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Atwater Beach officially breaks ground along Detroit’s East Riverfront

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A crowded beach area filled with people and umbrellas against the backdrop of downtown Detroit Courtesy of the Detroit RiverFront Conservancy

A portion of the East Riverfront formerly used to store buoys will convert into a family-friendly urban beach in the next year. Although preliminary work has been underway at Atwater Beach since earlier this year, officials held a ground-breaking on Monday to signify the progress of the project.

Atwater Beach won’t be a swimming beach—the currents are too strong in the river. When finished next summer, the site will have a sandy beach; green spaces for picnics; a musical garden for kids; many seating areas; a shed with a garage door opening for shelter, special events, food and beverage, and retail; and a floating barge with food and drink options.

The floating barge
Courtesy of the Detroit RiverFront Conservancy
The shed
Courtesy of the Detroit RiverFront Conservancy
The music and play area
Courtesy of the Detroit RiverFront Conservancy

Construction on the 3.2-acres site between Chene Park and the Stroh’s complex will start immediately. The foundations for the shed and playscape are first, and in the winter, underground utility work should be completed.

Matt Cullen, Chairman of the Detroit RiverFront Conservancy, said that the group is “accelerating” in their projects, and that in the next year, they’ll have more construction going than ever before. He also noted that the Riverwalk was segmented right now, and that when the work is complete, it will be all connected.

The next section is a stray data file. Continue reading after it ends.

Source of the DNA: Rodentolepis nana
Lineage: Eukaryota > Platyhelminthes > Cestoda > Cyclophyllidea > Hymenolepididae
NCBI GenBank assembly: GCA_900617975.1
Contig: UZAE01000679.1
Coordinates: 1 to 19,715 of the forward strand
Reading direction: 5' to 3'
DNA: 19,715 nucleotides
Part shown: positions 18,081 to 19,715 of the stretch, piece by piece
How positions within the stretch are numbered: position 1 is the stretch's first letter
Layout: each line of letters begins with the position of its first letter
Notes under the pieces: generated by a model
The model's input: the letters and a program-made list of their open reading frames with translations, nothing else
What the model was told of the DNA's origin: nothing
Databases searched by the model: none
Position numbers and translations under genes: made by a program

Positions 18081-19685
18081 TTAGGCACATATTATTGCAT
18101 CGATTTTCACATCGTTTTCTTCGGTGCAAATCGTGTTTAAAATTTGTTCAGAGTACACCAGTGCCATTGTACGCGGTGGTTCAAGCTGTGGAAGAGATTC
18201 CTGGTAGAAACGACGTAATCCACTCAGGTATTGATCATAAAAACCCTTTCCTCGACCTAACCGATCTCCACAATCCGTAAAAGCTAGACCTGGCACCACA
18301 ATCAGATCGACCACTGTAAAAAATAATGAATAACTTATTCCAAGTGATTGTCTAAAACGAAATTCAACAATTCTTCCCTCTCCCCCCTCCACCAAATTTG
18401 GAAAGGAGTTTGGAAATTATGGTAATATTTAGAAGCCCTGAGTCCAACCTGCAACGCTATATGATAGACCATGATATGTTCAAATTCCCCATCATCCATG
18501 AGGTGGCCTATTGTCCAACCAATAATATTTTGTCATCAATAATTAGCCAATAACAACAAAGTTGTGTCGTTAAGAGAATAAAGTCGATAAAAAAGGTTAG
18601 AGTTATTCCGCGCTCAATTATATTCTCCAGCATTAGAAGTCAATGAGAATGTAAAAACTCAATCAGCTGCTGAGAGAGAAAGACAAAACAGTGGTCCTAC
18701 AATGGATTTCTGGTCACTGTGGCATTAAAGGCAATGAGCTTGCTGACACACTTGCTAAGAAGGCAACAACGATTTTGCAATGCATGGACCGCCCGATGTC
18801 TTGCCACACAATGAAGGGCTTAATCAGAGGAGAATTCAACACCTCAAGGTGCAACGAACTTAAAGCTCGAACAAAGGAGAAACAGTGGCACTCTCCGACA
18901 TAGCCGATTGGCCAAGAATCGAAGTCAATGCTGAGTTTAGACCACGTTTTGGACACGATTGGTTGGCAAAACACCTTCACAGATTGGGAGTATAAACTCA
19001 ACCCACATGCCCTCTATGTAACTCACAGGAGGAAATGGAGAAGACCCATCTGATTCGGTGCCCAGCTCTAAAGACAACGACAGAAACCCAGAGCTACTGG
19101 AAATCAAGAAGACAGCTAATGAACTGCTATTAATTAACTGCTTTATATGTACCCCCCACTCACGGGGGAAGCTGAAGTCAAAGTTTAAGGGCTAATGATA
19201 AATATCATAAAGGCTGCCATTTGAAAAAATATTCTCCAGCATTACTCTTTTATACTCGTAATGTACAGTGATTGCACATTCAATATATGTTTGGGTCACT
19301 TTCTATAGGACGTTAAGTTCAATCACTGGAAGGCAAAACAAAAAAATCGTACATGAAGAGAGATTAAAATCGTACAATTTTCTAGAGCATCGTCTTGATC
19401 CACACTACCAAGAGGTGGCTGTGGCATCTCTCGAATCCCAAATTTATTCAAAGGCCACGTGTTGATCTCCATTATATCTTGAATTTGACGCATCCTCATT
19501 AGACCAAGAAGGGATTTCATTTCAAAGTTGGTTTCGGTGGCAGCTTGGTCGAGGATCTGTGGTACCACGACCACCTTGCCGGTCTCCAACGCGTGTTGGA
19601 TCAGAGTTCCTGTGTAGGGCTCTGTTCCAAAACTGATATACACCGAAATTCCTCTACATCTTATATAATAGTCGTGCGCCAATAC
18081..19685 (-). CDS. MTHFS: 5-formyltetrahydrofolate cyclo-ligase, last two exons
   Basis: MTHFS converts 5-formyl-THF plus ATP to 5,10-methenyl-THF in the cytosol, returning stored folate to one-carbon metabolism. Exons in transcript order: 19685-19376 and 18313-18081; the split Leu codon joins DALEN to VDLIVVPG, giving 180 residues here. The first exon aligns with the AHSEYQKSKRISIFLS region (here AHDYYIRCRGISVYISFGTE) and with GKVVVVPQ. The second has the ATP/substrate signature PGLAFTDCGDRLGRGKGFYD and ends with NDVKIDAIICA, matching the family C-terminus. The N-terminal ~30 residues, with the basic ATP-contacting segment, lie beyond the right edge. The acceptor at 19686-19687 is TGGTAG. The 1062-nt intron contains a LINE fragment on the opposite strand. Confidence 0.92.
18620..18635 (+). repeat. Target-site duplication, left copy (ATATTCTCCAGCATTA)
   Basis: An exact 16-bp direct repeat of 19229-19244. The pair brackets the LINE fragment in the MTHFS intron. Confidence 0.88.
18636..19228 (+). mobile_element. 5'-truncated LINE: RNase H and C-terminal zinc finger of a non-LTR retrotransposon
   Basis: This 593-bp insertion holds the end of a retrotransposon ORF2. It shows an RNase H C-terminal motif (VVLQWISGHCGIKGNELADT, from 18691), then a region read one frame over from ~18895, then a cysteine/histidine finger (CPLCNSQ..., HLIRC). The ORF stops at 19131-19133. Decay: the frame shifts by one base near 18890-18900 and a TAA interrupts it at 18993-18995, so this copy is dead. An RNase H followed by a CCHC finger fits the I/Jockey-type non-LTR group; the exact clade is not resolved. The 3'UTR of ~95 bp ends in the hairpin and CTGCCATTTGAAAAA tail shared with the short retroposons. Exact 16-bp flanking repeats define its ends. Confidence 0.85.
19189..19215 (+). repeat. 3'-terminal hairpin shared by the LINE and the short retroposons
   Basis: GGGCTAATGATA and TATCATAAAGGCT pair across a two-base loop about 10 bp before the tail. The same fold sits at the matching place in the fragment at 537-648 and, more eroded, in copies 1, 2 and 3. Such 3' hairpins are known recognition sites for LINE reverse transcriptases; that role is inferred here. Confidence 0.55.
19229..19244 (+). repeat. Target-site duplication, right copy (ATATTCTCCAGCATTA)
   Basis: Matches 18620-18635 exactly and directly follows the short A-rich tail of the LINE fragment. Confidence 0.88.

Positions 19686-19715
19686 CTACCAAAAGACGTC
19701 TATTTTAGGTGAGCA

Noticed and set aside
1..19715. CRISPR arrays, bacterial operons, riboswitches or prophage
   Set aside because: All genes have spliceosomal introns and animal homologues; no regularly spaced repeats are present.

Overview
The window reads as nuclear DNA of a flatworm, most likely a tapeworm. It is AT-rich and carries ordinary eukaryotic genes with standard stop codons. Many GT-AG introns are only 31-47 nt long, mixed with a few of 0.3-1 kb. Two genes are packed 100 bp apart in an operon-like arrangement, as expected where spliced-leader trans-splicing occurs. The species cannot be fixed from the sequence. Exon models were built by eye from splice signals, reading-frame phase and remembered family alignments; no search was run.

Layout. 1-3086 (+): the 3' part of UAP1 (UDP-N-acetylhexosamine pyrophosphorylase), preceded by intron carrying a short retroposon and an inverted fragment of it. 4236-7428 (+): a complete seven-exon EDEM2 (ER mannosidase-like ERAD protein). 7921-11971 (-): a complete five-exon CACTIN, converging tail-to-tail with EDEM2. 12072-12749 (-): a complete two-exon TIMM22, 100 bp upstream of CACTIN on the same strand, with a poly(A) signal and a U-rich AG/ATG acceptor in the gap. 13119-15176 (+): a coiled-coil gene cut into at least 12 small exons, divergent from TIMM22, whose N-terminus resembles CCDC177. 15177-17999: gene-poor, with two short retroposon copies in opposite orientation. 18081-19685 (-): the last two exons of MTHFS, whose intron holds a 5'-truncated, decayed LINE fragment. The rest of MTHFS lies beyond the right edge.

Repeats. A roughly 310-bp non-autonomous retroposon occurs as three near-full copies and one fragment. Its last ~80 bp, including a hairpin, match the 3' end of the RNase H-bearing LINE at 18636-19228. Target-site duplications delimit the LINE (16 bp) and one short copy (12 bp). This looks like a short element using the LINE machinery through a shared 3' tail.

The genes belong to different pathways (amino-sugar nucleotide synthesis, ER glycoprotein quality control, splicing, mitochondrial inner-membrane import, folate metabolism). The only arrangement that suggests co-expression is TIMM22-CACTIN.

Work on the last segment of the East Riverfront—the Uniroyal site next to Belle Isle—is expected to start next year.

When the Gordie Howe International Bridge is completed, someone could bike from Belle Isle to the new bridge and across to Canada.

Atwater Beach was announced in early 2017, and the project won a Knight Cities grant just over a year ago. It’s part of a larger redevelopment of the East Riverfront, which will include two more greenways, an extension of the RiverWalk to Belle Isle, and redevelopment of warehouse buildings in the district.

On the West Riverfront, Michael Van Valkenburgh Associates were chosen earlier this year for a complete redesign of the West Riverfront Park, which will include sports courts, landscaping and trails, a fishing jetty, a swimming area, and playscapes. The Detroit RiverFront Conservancy continues to fundraise for the $50 million project.